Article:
In 1908 Wade married Kathleen Adelaide Wade (1884-1959), his first cousin once removed, and the following year the couple welcomed daughter Rosalind Herschel Wade (later Seymour; 1909-1989) into the family.³ Wade left the army in 1911, taking up residence in London with his wife and child and signing on as editor of the Army Review. He also wrote articles on military subjects, such as these two pieces for The Britannica Year-Book 1913. When the Great War broke out, however, Wade returned to the army, serving on the staff of I Corps in France before being transferred to Queenstown, Ireland, as an intelligence officer from 1915 to 1917. In 1918 he was brevetted lieutenant-colonel, possibly in support of his appointment as military attaché to the British legation in Denmark. In December of that year he headed a three-member commission charged with establishing relations with a nascent Polish government. Wade accompanied Ignacy Jan Paderewski, the pianist, composer, and advocate for Polish independence, on his return to his homeland, arriving in Posen (or Poznań) on the eve of an uprising against German rule. “[U]pon their arrival in Posen they were greeted with great enthusiasm by the populace,” Wade reported to his superiors in a despatch subsequently shared with the American chargé d’affaires in Denmark. “Their carriage was escorted by Polish soldiers from the railway station to the hotel; the soldiers finally ended by carrying the mission into the hotel” which was subsequently “besieged by … German troops and defended by Polish soldiery” (United States, Papers 422-423). To his wife Kathleen, Wade wrote more vividly: “[F]ield-guns had been drawn up in front of the hotel, which was being fired on by machine-guns from neighboring buildings. Bullets had entered Mr. Paderewski’s room” (United States, Papers 424). But the Poles were victorious and by mid-January 1919 had taken control of most of the province of Posen/Wielkopolska. Wade then became “one of the few ardent [British] polonophiles who argued Warsaw’s value to the Entente as an anti-Soviet bastion” (Fink 138). When Paderewski called upon the Allies to send “50,000 American troops and … a French and English division to protect Poland against a Soviet invasion,” for example, Wade “bombarded London with reports of German-Soviet-Ukrainian collusion and of Poland’s ‘desperate’ situation” (Fink 124). Unfortunately Wade’s advocacy had little, if any, effect on British policy toward Poland, which forged its own destiny under Chief of State Józef Piłsudski and Prime Minister Paderewski.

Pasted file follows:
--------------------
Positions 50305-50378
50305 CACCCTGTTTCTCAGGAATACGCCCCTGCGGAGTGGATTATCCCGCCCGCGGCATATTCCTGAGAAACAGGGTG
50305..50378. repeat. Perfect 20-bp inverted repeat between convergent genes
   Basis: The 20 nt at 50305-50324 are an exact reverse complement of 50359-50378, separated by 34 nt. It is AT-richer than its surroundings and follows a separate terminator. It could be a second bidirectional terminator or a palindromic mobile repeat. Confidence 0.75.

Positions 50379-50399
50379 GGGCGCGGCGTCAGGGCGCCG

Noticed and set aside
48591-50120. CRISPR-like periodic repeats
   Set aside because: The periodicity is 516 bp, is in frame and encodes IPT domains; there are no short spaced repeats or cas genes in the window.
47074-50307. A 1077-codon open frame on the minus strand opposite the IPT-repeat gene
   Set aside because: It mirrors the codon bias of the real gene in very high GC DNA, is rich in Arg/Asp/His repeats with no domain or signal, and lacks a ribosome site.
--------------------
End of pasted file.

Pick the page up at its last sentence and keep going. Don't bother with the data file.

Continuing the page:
Wade resigned from the army for the last time in 1921, accepting an appointment to the Permanent Secretariat of the League of Nations in Geneva, “in which position,” his obituary in The Times of London tells us, “he became notable as one of the League’s chief spontaneous translators” [i.e. interpreters] (“Lt.-Col. H.A.L.H. Wade”). Although he was raised Anglican, at some point before or during his work with the League he became a Christian Scientist, and while resident in Geneva attended services at a church which counted Erwin Canham, long-time editor of The Christian Science Monitor, among its members. Canham later paid tribute to Wade’s interpretive facility: